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Biopsy-confirmed endothelial cell activation in patients with coronary microvascular dysfunction

Lindemann, Hannesa; Petrovic, Ivanaa; Hill, Stephana; Athanasiadis, Anastasiosa; Mahrholdt, Heikoa; Schäufele, Tima; Klingel, Karinb; Sechtem, Udoa; Ong, Petera

doi: 10.1097/MCA.0000000000000599
Original Research

Background Patients with angina yet having unobstructed coronaries are found in ∼50% of cases undergoing invasive angiography. Coronary spasm and microvascular dysfunction can be responsible for the clinical presentation in ∼60% of cases. However, little is known about structural changes in the myocardium. The aim of this study was to describe findings in endomyocardial biopsies of symptomatic patients with unobstructed coronaries.

Patients and methods We retrospectively analyzed a cohort of 1416 consecutive patients who underwent endomyocardial biopsy sampling and coronary angiography between 2002 and 2016 for various clinical indications. Of them, 309 patients had also undergone intracoronary acetylcholine testing (ACH-test). To be eligible for the study, patients had to have normal left ventricular ejection fraction, unobstructed coronaries and absence of viral genomes in the myocardium.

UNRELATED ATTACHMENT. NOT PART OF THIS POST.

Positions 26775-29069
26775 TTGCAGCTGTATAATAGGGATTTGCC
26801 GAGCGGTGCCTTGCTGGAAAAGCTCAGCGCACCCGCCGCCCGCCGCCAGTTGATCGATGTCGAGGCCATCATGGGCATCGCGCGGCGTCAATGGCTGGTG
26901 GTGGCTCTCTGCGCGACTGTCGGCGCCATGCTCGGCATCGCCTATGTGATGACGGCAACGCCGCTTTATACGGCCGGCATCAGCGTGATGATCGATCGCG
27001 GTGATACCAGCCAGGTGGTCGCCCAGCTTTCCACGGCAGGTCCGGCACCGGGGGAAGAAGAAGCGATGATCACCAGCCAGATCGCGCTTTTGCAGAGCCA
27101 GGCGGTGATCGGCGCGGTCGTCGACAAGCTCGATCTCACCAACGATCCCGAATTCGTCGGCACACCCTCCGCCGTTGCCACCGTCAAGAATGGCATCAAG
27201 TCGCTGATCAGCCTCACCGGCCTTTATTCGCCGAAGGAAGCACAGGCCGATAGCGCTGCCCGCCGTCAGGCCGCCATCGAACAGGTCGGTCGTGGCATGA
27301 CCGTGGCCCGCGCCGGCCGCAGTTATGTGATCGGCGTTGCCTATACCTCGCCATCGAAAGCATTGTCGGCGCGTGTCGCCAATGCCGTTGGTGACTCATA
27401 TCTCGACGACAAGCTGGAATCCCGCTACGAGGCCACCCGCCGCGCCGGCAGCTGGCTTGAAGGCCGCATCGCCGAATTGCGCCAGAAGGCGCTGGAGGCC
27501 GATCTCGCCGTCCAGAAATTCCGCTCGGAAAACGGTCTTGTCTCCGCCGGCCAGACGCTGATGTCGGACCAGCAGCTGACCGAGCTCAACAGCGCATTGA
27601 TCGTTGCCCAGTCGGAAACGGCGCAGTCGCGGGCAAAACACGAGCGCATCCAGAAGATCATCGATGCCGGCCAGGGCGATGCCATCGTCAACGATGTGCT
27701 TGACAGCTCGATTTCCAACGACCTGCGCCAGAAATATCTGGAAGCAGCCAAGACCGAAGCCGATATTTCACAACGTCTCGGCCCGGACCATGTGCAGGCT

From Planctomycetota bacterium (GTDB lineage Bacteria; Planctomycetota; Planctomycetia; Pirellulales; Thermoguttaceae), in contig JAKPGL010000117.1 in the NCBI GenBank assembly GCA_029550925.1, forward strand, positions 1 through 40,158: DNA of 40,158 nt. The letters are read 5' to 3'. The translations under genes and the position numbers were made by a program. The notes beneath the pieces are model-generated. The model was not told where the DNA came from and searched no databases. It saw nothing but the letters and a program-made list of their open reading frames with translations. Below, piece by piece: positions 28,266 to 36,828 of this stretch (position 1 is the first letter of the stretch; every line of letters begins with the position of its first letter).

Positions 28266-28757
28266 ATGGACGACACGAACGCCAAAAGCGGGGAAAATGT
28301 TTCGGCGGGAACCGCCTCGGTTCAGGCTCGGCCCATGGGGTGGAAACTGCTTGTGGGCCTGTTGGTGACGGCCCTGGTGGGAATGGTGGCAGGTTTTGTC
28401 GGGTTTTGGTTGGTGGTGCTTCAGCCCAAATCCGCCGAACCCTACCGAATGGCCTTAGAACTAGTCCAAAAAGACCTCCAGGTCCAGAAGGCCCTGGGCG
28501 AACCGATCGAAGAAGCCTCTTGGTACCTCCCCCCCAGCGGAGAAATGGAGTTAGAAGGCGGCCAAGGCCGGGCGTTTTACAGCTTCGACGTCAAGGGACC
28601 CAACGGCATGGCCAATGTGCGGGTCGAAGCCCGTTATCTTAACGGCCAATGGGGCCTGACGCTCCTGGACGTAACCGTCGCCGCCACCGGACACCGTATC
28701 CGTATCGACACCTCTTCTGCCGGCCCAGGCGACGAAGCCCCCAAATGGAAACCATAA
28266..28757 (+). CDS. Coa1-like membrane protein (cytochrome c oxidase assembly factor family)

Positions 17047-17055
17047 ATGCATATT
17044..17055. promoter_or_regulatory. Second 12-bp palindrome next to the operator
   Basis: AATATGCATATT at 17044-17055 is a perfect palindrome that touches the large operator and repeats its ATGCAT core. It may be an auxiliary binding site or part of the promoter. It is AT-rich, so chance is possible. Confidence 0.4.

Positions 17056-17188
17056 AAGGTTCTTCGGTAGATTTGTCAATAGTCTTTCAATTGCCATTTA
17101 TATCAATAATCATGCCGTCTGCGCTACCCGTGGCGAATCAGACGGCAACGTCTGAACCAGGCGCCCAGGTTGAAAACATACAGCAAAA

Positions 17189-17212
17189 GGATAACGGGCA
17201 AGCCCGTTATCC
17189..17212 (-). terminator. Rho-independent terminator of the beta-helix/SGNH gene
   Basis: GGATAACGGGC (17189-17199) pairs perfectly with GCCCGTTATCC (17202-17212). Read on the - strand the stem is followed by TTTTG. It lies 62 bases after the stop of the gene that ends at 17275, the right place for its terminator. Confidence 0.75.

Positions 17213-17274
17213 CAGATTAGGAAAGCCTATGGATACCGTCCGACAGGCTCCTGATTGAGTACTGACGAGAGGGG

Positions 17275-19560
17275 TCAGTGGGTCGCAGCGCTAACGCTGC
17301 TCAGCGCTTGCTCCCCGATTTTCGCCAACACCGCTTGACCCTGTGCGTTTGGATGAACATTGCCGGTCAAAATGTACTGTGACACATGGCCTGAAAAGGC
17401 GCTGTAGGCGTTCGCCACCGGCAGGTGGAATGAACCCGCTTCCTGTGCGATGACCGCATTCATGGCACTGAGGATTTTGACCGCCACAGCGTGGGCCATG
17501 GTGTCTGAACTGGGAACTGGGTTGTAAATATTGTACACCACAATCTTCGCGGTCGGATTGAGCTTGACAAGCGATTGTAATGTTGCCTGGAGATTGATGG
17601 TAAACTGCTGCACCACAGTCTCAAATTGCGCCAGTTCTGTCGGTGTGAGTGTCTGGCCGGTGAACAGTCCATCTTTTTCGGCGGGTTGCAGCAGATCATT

Results Among the final cohort of 33 (70% female, mean age 53) patients, the ACH-test revealed coronary microvascular spasm in 11 (33.3%) patients. Twelve (36.4%) patients had epicardial spasm and 10 (30.3%) had an uneventful ACH-test. Immunohistology revealed activated macrophages in 10 (30%) cases and activated endothelial cells as well as perivascular or interstitial fibrosis in 17 (52%). Myocardial hypertrophy was seen in nine (27%) patients, and smooth muscle cell proliferation was present in 11 (33%) cases. Compared with the rest of the cohort, patients with microvascular spasm significantly more often had activated endothelial cells (P=0.003).

Conclusion This study gives unique insights into structural myocardial alterations in patients with angina, unobstructed coronaries and abnormal coronary vasomotion, suggesting that a combination of both structural and functional alterations is frequent.

aDepartment of Cardiology, Robert-Bosch-Krankenhaus, Stuttgart

bDepartment of Cardiopathology, Institute for Pathology and Neuropathology, University Hospital Tübingen, Tübingen, Germany

Correspondence to Peter Ong, MD, Department of Cardiology, Robert-Bosch-Krankenhaus, Auerbachstr. 110, 70376 Stuttgart, Germany Tel: +49 711 8101 6048; fax: +49 711 8101 3795; e-mail:

Received November 15, 2017

Received in revised form November 20, 2017

Accepted November 21, 2017

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